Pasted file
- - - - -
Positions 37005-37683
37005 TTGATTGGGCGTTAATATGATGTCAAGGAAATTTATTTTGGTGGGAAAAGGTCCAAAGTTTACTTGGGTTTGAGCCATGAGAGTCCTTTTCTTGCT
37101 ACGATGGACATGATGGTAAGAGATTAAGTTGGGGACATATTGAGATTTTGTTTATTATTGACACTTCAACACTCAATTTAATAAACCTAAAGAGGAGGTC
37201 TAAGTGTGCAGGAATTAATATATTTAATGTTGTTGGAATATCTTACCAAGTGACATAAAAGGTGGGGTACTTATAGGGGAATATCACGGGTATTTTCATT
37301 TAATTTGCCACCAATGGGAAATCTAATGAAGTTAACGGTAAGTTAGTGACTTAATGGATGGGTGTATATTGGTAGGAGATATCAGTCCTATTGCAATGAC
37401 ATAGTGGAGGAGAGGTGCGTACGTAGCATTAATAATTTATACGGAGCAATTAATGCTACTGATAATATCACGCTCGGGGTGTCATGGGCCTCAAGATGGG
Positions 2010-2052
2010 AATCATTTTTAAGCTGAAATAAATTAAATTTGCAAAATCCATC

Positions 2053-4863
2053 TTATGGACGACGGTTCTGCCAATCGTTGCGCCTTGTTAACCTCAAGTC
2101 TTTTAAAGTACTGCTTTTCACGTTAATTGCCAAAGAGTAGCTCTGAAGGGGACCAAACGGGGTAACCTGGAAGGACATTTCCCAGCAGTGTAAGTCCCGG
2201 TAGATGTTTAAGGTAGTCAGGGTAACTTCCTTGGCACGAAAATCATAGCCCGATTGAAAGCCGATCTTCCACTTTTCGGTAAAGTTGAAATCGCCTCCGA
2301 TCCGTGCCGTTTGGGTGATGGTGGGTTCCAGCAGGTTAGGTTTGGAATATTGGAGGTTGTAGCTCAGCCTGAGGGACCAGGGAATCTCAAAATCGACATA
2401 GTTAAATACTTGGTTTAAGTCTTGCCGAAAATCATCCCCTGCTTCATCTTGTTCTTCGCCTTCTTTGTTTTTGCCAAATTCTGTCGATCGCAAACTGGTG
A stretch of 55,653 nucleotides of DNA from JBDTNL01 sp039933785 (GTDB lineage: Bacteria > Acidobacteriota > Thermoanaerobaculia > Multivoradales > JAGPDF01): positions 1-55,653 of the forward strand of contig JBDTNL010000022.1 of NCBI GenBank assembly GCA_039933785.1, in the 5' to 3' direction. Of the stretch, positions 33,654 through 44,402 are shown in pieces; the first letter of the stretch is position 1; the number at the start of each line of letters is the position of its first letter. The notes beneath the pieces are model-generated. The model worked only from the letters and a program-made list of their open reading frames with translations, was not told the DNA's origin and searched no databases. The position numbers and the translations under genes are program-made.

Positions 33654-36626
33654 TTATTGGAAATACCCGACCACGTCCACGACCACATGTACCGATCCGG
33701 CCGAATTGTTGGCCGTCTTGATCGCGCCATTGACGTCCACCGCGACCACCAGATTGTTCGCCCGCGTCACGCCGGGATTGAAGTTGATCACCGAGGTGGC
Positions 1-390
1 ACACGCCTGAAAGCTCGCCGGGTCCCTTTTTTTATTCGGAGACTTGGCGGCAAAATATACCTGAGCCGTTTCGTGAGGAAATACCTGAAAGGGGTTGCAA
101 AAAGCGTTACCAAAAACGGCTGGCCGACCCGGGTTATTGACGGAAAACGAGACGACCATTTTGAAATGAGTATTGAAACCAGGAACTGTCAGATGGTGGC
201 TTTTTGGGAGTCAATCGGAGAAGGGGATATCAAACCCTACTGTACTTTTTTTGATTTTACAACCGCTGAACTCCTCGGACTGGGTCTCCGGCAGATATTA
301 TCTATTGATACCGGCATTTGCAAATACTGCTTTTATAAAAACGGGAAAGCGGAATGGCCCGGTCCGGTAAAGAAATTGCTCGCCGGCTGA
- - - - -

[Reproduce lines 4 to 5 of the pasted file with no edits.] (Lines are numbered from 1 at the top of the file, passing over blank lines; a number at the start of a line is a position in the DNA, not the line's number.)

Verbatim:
37201 TAAGTGTGCAGGAATTAATATATTTAATGTTGTTGGAATATCTTACCAAGTGACATAAAAGGTGGGGTACTTATAGGGGAATATCACGGGTATTTTCATT
37301 TAATTTGCCACCAATGGGAAATCTAATGAAGTTAACGGTAAGTTAGTGACTTAATGGATGGGTGTATATTGGTAGGAGATATCAGTCCTATTGCAATGAC